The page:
How to Answer Behavioral Interview Questions
Answering Behavioral Interview Questions
Numerous questions come up in a job interview. You can expect to field questions about relevant experience, employee goals, and the classic request - “tell me about yourself.” Equally important are behavioral questions, which are essentially versions of “What would you do in this situation?”
While there are endless variations, behavioral interview questions all have the same goal — they’re designed to get a better understanding of your character, as well as make you think on your feet. They’ll often be about scenarios you might encounter on the job, so they can also gauge how you’ll fit the position too. They may be a bit tricky, so we spoke with Senior Internal Recruiter Ashley Allen who has over 7 years of recruiting experience. She provides a few insights into how to answer behavioral interview questions.
What Are Behavioral Interview Questions?
Through behavioral interview questions, interviewers inquire about your past experiences, skills and abilities to better understand how you may react to future work related situations and workplace challenges.
Why Do Employers Ask Behavioral Interview Questions?
Employers ask behavioral interview questions to gain a deeper understanding of your past behavior, experience, and decision-making process in professional settings. These questions help employers to predict how you may handle similar situations in the future, which can be an important factor in determining your suitability for a particular job.
Employers may ask questions that are specific to the job or industry, such as asking a salesperson about how they have handled difficult customers in the past or a project manager about how they have dealt with unexpected project delays. In such cases, the employer is trying to assess whether you have the skills and experience required to perform the job successfully.
However, behavioral interview questions are not limited to job-specific situations. Employers may also ask more general questions to get a sense of your character, critical thinking, and problem-solving skills. For example, they may ask about how you work in a team, handle conflicts or challenges, or prioritize tasks.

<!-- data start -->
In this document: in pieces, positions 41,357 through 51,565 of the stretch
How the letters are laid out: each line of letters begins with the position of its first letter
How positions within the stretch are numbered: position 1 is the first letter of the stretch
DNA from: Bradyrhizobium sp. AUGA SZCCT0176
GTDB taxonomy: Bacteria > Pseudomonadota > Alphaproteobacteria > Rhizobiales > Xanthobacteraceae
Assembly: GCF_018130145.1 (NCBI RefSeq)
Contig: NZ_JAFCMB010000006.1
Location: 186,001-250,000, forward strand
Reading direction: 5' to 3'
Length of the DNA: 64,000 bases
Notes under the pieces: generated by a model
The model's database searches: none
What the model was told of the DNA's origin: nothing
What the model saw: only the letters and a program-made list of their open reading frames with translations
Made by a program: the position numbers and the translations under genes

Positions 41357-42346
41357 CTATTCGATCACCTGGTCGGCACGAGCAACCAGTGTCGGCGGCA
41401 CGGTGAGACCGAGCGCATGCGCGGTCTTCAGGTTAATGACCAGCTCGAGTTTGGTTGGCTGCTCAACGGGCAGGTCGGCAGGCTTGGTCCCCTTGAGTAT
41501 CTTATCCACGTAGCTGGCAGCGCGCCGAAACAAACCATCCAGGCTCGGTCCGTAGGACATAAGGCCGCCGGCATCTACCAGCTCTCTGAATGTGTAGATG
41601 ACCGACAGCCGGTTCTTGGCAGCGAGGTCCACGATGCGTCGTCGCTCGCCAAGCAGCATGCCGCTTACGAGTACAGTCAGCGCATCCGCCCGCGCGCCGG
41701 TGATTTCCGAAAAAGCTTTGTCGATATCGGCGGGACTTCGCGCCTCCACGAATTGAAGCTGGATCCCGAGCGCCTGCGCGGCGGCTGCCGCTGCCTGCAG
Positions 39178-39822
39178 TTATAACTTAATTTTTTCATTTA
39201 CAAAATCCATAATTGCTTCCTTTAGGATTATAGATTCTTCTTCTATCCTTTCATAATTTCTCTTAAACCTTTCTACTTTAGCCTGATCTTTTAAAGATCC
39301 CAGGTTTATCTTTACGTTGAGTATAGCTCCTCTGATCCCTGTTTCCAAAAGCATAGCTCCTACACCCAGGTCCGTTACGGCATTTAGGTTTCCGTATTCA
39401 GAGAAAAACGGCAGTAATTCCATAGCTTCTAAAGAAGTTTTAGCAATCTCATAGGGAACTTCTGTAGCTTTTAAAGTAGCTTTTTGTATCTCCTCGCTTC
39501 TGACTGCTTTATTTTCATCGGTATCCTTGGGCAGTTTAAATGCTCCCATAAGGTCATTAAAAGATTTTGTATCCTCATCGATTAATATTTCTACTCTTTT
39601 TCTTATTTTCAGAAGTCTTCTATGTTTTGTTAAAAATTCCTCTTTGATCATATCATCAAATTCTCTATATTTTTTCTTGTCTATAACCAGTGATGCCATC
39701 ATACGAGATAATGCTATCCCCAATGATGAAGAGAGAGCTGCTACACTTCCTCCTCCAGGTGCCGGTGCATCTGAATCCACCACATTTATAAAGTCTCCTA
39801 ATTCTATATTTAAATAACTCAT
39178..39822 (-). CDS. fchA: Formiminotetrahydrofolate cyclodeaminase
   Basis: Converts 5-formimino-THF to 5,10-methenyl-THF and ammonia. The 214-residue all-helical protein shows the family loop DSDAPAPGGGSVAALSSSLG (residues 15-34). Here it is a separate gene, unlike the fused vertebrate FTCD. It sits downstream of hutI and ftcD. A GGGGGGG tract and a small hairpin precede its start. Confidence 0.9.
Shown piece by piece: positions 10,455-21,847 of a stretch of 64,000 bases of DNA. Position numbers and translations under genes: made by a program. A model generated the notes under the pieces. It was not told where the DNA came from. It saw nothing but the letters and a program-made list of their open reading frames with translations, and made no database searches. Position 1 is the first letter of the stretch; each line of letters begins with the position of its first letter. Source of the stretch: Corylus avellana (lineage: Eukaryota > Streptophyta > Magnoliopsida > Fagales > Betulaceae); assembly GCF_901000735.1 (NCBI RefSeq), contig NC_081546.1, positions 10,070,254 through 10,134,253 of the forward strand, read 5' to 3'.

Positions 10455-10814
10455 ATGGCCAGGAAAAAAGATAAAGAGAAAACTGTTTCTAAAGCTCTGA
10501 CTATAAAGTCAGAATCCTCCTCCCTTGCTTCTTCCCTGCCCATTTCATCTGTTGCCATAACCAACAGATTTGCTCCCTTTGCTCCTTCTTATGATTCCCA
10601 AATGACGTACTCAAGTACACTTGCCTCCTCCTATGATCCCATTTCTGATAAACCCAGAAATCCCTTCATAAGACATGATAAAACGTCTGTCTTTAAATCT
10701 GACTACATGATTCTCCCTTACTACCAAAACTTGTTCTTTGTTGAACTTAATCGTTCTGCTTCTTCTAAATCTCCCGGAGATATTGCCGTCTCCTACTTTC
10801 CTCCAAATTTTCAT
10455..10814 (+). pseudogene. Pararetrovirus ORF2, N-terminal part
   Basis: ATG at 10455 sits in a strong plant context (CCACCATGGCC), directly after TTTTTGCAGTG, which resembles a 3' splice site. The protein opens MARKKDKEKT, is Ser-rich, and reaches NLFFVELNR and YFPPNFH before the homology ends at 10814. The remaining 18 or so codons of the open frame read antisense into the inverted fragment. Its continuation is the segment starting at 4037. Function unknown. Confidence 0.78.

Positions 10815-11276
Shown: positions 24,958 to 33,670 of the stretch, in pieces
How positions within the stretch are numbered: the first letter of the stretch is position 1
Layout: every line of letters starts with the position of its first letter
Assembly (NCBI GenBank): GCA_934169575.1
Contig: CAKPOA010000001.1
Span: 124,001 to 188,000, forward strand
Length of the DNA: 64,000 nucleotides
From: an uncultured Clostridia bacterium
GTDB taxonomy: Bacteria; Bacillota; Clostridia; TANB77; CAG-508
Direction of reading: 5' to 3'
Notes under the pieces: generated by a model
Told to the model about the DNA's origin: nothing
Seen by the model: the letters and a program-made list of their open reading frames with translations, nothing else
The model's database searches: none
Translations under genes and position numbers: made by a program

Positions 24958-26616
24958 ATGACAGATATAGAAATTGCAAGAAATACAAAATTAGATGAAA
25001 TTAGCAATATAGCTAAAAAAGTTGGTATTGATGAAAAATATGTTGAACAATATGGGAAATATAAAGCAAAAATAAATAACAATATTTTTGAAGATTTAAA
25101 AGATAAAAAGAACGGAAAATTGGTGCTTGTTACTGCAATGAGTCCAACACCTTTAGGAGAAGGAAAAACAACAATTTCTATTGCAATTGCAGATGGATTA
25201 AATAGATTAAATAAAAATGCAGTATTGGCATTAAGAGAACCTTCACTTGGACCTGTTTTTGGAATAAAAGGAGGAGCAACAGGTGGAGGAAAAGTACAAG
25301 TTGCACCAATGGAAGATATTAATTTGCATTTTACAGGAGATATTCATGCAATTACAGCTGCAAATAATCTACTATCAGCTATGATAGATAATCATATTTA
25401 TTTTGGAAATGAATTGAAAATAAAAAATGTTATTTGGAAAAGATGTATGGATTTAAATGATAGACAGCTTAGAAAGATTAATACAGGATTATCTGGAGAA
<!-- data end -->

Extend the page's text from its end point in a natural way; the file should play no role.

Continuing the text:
By asking these questions, employers can assess your suitability for the job based on how you have responded to similar situations in the past. They can also evaluate your communication skills, decision-making process, and ability to learn from your experiences.
Overall, behavioral interview questions provide employers with valuable insights into your past performance and potential future performance. Therefore, it's important to prepare to answer behavioral interview questions by reflecting on your past experiences, identifying key skills and qualities, and practicing your responses to common questions.
“A lot of times behavioral questions help us evaluate important traits for the role, depending on the questions asked. It also helps interviewers evaluate problem solving and critical thinking skills. It shows that candidates can think on their toes and come up with solutions in high stress situations,” says Allen.
How to Answer Behavioral Interview Questions
Common behavioral interview questions typically start with phrases such as "Tell me about a time when…" or "Give me an example of…" To answer behavioral questions effectively, you need to prepare in advance and follow a structured approach. Allen recommends the STAR method.
- S: Situation (Explain the situation and set the scene)
- T: Task (Explain the task you were given in the specific situation)
- A: Action (Explain the action you took to achieve the task)
- R: Result (Explain the results of the situation/close out the story)
“The STAR method allows candidates to thoroughly explain a situation and act as a storyteller to the interviewer, while staying on topic. Another recommendation is to be authentic in your answers and use the most relevant/relatable examples you can think of,” says Allen.
Behavioral-Based Questions and Answers
1. “Describe an occasion where you failed.”
This is one of the trickier questions, which is why interviews like to ask it. Again, just be honest and don’t embellish — if you focus too much on the mistake, you’ll appear unconfident. The key to this question is to end on a positive note by telling how you grew or improved after the failure.
2. “Describe a time when you had to motivate your team members.”
If you’re applying for a management position, you can bet this one’s coming up. So, tell them about a time when you had to do just this. Explain why you decided on that tactic and how it worked. This will give your interview a better idea of your leadership and people skills.
3. “Describe a time when you exceeded expectations.”
Here’s the time to let your work ethic and enthusiasm show. Tell them a good story about where you impressed someone above you at your last job and went the extra mile.
4. “Tell us a time when you were under pressure.”
Remember to stick to professional experiences here. Honestly, tell a time when you had your feet to the fire; this question may also lead to a time where you failed, or exceeded expectations too. Just explain what happened, your role in it, and what the outcome was.
With some research and preparation, behavioral interview questions present a great opportunity to tell the interviewer specific details of your career. When you’re ready to find your next job, search our job board.